Emacs for Vim users - the thrill of the unknown

I'm actually a well-adjusted Emacs user, which are few and far between. It's now been 4 years since I moved to New York and started using Emacs as my text editor for development. Here I'll go through parts of my impression so far about Emacs compared to Vim when used for programming, and some of my favorite extensions and parts of my configuration in Emacs.

When I think about opening a file in Vim, my muscle memory hesitates for a moment - what if I need to open another file? As a Vim user, I had used NERDtree to browse my directory tree and navigate through files. I appreciate NERDtree's visual layout because I think of myself as a visual person. The problem of opening files and navigating between them can be solved in many ways, in Vim and Emacs, and I've found that Vim's solutions often involve random extensions, and it just feels less orthogonal and well-designed than navigation in Emacs. This is the main reason why I like using Emacs when working on anything involving more than one file. Using C-x C-f opens the minibuffer that allows you to type anything, has good tab completion, and always works as expected. The minibuffer in Emacs is a central feature that I can't do without, for now. From there I'll often split the window with C-x 3 or C-x 2, and maybe switch one pane to the the previous buffer with C-x b. The process is simpler and quicker than what I've found using the :o command in Vim. Notably, I no longer rely on a perpetual visual directory layout, but always have the option to open the directory with C-x C-f if I need to look around.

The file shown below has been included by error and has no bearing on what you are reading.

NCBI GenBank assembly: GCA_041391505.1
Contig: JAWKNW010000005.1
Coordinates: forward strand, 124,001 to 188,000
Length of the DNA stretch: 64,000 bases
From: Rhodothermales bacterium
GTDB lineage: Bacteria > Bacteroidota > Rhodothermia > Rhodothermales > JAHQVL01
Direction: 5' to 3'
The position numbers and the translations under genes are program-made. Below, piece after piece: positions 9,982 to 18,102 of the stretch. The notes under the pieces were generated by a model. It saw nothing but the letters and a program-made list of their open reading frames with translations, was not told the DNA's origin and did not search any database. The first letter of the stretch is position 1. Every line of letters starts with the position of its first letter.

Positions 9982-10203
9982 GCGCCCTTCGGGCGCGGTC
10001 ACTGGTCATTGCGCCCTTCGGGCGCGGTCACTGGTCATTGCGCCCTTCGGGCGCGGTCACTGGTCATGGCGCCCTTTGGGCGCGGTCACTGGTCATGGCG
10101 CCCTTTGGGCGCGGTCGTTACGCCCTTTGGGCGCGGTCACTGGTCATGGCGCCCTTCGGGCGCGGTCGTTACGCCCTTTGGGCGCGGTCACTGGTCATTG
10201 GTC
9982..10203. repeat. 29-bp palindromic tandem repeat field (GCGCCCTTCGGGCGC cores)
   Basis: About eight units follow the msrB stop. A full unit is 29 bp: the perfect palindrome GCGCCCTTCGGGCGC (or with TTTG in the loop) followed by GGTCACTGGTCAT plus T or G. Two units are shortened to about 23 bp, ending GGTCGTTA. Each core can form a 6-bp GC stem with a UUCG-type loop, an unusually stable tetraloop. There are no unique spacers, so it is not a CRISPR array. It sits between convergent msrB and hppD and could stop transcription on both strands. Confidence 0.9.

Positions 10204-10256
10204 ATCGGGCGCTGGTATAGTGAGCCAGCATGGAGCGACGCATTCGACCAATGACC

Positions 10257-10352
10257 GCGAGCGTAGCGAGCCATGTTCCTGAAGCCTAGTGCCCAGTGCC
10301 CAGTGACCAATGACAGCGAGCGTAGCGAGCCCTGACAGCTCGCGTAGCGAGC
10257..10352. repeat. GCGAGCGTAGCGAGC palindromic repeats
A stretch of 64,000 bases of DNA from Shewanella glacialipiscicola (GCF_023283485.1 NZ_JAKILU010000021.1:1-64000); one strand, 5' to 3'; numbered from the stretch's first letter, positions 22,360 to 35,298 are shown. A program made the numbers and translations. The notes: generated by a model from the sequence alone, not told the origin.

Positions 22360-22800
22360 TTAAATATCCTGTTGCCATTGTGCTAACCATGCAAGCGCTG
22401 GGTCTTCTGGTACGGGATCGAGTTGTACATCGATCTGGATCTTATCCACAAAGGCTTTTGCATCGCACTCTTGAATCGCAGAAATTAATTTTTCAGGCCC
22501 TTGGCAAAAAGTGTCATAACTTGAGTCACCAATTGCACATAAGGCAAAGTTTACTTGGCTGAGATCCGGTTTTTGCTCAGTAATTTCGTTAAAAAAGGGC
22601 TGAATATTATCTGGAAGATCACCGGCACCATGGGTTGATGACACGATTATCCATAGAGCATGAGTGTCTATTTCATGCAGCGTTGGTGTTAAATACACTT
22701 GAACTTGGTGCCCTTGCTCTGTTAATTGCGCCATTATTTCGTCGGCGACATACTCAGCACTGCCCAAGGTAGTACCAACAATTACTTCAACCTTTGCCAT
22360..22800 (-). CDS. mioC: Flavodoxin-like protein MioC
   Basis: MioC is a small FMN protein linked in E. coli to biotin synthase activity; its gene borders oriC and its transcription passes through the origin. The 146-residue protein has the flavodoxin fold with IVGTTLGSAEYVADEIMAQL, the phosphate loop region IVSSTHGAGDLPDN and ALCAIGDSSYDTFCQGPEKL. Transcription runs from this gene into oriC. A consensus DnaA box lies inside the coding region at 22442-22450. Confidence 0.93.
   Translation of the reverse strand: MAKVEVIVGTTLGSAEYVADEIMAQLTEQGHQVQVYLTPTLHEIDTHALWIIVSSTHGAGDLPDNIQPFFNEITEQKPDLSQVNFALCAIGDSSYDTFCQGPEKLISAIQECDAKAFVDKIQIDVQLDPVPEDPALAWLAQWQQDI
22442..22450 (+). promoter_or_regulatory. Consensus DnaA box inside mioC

I believe that if you use a text editor, IDE or whatever, you should be able to use it with its default settings without that much inconvenience to your muscle memory. So like, the less crazy extensions and command customizations you have, the better.

An old co-worker, when we were both learning Emacs, introduced me to the Emacs extension that I still use the most: window-number-mode. Without window-number-mode installed, I can use the Emacs default C-x o just fine. But I'll admit that I have gotten used to switching between panes with M-1, M-2, M-3, etc.

Another customization I'll admit to using is a key shortcut to go to a specific line number:

(global-set-key (kbd "C-c g") 'goto-line)

And pretty often, I'll use this abbrev I've defined to insert a pdb breakpoint. Instead of typing out the whole thing I'll just type pdb.

(define-abbrev global-abbrev-table "pdb"
  "from ipdb import set_trace; set_trace()")

There are a few other extensions I regularly use, including whitespace-cleanup-mode and git-gutter. No doubt, extensions like this are available for Vim as well. But unlike Vim, Emacs has a built-in package manager.